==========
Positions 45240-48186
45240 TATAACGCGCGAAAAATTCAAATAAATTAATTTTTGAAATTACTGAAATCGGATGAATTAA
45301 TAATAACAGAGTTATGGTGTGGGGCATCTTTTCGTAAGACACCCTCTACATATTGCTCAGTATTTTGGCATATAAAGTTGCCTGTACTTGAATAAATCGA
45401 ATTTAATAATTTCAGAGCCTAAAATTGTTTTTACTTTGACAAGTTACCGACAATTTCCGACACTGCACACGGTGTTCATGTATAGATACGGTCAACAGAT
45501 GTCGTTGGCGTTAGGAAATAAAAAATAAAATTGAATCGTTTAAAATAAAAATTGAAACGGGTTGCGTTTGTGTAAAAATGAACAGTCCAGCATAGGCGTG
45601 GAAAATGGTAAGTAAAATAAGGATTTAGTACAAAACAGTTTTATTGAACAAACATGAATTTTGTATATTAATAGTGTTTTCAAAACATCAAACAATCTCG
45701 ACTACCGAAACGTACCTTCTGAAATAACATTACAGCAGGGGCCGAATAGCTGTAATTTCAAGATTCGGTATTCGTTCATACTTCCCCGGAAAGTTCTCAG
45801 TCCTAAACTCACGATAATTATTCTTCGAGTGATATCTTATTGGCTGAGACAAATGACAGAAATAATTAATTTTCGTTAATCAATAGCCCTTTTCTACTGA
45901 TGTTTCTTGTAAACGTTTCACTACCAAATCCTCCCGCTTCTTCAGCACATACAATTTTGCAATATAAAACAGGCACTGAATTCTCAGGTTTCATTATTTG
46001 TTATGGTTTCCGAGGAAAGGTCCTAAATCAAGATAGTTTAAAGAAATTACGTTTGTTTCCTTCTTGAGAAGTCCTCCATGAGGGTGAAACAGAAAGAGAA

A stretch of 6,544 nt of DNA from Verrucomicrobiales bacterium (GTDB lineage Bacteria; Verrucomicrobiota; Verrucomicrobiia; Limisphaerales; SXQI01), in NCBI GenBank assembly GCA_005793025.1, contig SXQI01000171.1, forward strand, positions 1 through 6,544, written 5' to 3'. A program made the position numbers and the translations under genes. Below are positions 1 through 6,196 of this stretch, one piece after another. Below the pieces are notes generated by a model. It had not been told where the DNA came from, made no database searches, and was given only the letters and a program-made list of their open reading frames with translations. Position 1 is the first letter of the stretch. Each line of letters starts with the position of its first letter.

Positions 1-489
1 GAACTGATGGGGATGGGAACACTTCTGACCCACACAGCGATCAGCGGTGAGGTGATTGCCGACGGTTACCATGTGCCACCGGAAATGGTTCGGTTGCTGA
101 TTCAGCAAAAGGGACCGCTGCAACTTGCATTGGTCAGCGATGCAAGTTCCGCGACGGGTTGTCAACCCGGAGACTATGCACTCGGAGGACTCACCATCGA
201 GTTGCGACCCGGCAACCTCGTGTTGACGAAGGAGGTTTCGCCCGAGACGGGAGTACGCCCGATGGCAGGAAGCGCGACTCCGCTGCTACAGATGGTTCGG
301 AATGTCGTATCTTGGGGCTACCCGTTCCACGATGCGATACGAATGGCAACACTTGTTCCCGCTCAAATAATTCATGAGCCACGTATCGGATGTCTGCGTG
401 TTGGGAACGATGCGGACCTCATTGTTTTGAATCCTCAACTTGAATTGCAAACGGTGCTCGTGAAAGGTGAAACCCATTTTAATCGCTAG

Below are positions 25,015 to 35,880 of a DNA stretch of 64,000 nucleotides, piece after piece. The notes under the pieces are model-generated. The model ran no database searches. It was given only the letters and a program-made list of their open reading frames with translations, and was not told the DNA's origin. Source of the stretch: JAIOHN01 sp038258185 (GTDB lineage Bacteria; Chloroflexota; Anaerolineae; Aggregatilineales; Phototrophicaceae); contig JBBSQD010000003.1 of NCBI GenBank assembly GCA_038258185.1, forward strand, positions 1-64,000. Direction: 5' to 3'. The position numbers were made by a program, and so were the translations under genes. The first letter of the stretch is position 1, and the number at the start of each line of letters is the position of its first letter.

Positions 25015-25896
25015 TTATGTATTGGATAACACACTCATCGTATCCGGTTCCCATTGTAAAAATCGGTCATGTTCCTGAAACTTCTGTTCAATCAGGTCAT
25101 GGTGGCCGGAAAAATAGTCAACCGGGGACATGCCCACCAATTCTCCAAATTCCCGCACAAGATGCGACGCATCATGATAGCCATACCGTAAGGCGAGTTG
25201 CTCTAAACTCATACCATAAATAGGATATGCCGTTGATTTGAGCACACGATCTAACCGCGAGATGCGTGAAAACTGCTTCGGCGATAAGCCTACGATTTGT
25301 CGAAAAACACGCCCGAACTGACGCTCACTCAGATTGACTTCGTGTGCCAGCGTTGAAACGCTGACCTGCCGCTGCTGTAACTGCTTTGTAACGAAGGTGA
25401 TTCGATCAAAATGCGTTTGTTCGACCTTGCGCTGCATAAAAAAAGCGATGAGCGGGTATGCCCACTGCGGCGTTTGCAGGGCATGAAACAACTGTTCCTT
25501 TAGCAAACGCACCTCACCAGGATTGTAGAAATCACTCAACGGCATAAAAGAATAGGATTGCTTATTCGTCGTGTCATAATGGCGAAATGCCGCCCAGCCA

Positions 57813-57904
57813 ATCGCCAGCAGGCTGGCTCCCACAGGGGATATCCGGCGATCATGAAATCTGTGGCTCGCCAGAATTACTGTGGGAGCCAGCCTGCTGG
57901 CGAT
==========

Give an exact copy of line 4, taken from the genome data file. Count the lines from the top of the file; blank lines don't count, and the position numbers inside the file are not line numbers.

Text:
45401 ATTTAATAATTTCAGAGCCTAAAATTGTTTTTACTTTGACAAGTTACCGACAATTTCCGACACTGCACACGGTGTTCATGTATAGATACGGTCAACAGAT